The Siege of Leningrad (Hardback)
Then and Now
The siege of Leningrad was the longest ever endured by a modern city, and the deadliest siege in recorded history. It lasted for nearly 900 days, from late August 1941 to late January 1944, bringing unparalleled hardship to the population. Out of over three million persons in the city more than one million lost their lives through cold, disease and starvation, bombs and artillery fire. The severe winter of 1941-42 was by far the worst period of the siege, when food reserves ran out, rations dropped to a little over three ounces of bread per person per day and regular supplies of water, fuel, and electricity stopped. Its epic suffering and endurance earned Leningrad the title of ‘Hero City of the Soviet Union’.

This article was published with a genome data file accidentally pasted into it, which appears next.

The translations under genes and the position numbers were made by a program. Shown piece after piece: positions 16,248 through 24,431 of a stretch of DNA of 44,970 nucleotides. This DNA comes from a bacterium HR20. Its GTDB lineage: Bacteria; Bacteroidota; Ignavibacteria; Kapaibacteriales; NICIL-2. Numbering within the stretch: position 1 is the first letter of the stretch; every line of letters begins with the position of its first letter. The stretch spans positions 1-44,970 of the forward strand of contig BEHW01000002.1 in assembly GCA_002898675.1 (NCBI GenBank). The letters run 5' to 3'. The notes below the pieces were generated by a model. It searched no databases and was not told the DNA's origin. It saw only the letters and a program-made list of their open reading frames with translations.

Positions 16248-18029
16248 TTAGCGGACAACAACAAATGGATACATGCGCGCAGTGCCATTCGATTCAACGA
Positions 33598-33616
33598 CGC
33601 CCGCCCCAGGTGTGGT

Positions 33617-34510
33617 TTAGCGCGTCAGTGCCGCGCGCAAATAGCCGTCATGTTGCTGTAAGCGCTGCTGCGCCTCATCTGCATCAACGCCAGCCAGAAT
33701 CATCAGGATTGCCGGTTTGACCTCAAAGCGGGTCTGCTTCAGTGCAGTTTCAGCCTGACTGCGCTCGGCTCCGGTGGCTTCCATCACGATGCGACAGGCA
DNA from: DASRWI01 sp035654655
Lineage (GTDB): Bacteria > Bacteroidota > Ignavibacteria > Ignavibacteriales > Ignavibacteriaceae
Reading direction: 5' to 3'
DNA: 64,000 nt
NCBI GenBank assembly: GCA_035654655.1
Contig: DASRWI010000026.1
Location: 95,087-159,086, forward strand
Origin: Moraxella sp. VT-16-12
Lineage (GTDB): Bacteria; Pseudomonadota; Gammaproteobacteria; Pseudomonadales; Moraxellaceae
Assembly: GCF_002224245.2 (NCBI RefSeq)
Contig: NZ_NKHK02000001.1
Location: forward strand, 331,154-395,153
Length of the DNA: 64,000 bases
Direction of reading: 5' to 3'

This book is from an article in issue 123 of After the Battle magazine, the joint authors were Karel Margry and Ron Hogg.